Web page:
And to end this: I've always found it very useful to have a recipe expressed both in "Total Formula" form, as well as in "Final Dough" form. Something similar to the example bellow:

August 17, 2012

Falling In Love

There isn't a lot of baking happening with me these days. Instead, I am still in Germany, traveling, visiting friends and family all over the place, and getting to explore some new places. 

And I have a confession to make: I am in love. And this time around we are not talking about Florin or Vancouver (we know about all that already), but rather about Munich. During my stay the city was bathed in bright sunshine and the sky was clear and blue. Perfect conditions to enjoy the beautiful English Garden with the Eisbach, a fast creek that flows through the park, and invites you to jump in to refresh yourself and drift downstream, and then walk back and do it all over again. And when you've had enough of that, you can just take a moment and watch the surfers on their boards, riding the Eisbach's man-made wave. Pretty cool!

Traditional food in Bavaria: lot's of meat, but apparently as a vegetarian you can't go wrong with Obatzter, brezen, and maybe a beer or two. Obatzter is a delicious cheese dish, made with camembert and lots of different spices, such as onions, paprika, caraway, etc. Mmmm. And brezen, of course, are pretzel, and often they are quite humongous, at least 15 inches wide. I would love to get into pretzel baking, just because they are so beautiful and so special. Maybe I'll give it a shot when things are slowing down, and I finally get to spend some time baking again.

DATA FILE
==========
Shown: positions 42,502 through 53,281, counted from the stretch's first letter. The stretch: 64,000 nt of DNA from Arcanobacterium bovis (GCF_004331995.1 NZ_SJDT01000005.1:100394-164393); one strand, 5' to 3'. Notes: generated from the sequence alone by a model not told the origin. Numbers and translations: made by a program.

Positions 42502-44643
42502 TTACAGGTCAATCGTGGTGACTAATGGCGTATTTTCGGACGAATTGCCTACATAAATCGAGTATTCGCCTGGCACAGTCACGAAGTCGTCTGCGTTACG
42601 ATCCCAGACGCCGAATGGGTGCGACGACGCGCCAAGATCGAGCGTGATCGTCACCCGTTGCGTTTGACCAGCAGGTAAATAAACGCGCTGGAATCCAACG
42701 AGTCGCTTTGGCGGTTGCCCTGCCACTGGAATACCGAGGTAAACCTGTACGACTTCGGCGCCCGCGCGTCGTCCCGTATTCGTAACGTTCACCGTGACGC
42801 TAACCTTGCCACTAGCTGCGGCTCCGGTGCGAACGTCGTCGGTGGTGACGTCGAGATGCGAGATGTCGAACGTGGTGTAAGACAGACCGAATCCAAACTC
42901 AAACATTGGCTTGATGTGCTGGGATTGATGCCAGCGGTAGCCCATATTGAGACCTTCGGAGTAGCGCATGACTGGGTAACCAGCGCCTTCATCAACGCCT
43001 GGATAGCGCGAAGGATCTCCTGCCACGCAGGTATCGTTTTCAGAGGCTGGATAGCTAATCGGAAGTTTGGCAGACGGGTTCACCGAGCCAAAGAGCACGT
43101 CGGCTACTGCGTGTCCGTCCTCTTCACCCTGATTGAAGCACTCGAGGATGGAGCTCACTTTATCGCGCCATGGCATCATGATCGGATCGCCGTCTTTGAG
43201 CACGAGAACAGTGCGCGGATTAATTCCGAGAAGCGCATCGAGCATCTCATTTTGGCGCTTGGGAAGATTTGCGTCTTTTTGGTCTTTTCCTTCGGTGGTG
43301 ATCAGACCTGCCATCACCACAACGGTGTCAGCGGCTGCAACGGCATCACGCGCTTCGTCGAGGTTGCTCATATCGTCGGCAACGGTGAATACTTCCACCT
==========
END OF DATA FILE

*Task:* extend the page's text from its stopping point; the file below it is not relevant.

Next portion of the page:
Ripe camembert
Fluffy beaten butter
Finely chopped onions
Lots of paprika
Some salt and some pepper

Turn all your ingredients into a spread, or firm dip. Season to taste.  Ideally, you should have it outside in the sun, with some Bavarian lager and freshly baked, oven-warm pretzel. 

August 2, 2012

German Rye

So long, Vancouver; I'm back in Germany for the next little while, visiting family and friends, working, and, of course, baking and taking pictures.

I took some of our two sourdough cultures in my luggage with me, and they seem to adapt quite well to their new home. Both cultures are pretty happy, they just need to be used a little bit more often. But, these days, I tend to get sidetracked with all sorts of different other things.

Florin is staying in Vancouver and he will continue to bake all his amazing breads as well.

However, for today's post, and awesome results, neither of us can claim any credit. The baker in today's story is Henning, my dad. Baking his own bread at home has always been a point of pride for him. His parents did all the bread baking for the entire family themselves, as well. Years back, when we moved into our new home, he built a little wood-burning oven for himself, just for private use. Ever since, he is baking all our bread in it, and he seems to have lots of fun doing it. Whenever he fires it up for baking, we have a little pizza party beforehand.

Even though my mum and dad have always baked all our bread themselves, I had to go all the way to Canada and meet Florin to really get into baking. Now I am very eager to try out my dad's oven myself, since I've never baked in a wood-fired oven before. I'll keep you posted about the results!

The recipe we are sharing with you today is for my dad's staple loaf, that he's been making since forever. It is a fairly dark rye sourdough, made of two thirds rye and one third wheat.

For two large and two medium loaves

(prepared 12 to 24 hours in advance and left at room temperature)

100 gr rye sourdough
1 kg medium coarse rye meal
1.2 kg water

Mix the rye meal and water until everything is well incorporated and the mixture has a pasty consistency.

Final dough

1 kg whole wheat flour
1 kg whole rye flour
1 kg water
50 gr salt

Add the water to the preferment, then add the whole wheat flour, the rye flour and the salt. Let bulk ferment at room temperature for about 8 hours, then shape the dough into loaves and let them rise in proofing baskets (for as much support as they can get). Let proof in final shape for about 4 hours. Bake the proofed loaves at 480 F (the temperature in the oven will slowly drop over time) for about one and a half hours.

Shared at YeastSpotting.